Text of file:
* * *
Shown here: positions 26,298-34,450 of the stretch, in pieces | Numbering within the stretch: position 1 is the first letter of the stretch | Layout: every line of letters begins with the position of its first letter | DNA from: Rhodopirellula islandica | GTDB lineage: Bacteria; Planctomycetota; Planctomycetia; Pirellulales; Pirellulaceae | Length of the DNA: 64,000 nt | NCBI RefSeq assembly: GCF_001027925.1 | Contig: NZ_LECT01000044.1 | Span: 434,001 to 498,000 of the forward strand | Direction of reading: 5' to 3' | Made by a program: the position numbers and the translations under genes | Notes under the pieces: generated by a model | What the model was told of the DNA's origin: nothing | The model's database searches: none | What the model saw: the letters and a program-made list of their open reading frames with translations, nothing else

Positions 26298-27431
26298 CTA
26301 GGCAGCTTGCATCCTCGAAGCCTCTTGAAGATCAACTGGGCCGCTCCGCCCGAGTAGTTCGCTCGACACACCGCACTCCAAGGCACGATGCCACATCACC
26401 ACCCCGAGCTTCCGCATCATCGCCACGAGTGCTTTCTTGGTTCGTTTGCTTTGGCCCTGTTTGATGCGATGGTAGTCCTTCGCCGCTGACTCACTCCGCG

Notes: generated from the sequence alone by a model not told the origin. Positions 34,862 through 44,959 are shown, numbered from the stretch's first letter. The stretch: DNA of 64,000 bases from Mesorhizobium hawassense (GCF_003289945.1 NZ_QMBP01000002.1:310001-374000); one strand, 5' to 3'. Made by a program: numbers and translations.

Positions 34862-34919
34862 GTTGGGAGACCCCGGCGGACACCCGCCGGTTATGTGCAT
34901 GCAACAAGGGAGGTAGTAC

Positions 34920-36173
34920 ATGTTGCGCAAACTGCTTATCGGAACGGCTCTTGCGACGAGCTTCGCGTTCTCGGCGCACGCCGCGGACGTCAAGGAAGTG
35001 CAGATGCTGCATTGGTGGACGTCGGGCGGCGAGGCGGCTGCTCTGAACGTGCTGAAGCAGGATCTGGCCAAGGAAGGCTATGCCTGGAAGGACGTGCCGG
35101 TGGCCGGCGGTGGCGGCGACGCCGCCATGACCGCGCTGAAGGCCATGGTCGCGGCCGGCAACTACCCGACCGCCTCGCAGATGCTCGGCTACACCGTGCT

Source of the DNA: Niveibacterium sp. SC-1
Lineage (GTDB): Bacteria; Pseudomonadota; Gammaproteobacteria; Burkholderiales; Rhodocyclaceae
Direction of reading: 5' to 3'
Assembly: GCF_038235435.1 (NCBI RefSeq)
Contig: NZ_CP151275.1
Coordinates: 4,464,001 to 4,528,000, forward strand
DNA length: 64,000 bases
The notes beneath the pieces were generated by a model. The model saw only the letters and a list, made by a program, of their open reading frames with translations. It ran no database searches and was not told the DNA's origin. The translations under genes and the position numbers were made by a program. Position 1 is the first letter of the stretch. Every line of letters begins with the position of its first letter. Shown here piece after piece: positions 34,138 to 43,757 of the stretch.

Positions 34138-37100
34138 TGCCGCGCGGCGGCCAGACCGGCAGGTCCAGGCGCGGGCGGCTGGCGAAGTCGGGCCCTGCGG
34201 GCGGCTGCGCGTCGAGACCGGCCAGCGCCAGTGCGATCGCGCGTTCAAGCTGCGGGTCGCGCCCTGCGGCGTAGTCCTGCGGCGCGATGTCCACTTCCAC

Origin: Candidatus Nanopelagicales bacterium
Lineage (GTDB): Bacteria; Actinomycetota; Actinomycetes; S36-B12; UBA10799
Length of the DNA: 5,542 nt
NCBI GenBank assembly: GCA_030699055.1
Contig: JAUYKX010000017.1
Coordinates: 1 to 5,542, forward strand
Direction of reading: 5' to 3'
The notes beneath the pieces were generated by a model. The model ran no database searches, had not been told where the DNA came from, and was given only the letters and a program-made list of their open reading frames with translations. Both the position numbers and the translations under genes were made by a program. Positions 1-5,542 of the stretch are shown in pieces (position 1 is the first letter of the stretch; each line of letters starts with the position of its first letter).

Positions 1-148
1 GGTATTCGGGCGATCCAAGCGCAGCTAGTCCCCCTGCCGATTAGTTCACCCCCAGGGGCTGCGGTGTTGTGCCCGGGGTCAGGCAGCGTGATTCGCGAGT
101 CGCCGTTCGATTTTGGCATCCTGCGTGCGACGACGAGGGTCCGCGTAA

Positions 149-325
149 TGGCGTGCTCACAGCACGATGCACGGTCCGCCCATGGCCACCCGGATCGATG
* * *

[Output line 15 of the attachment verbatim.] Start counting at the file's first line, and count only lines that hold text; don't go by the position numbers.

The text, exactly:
Lineage (GTDB): Bacteria; Pseudomonadota; Gammaproteobacteria; Burkholderiales; Rhodocyclaceae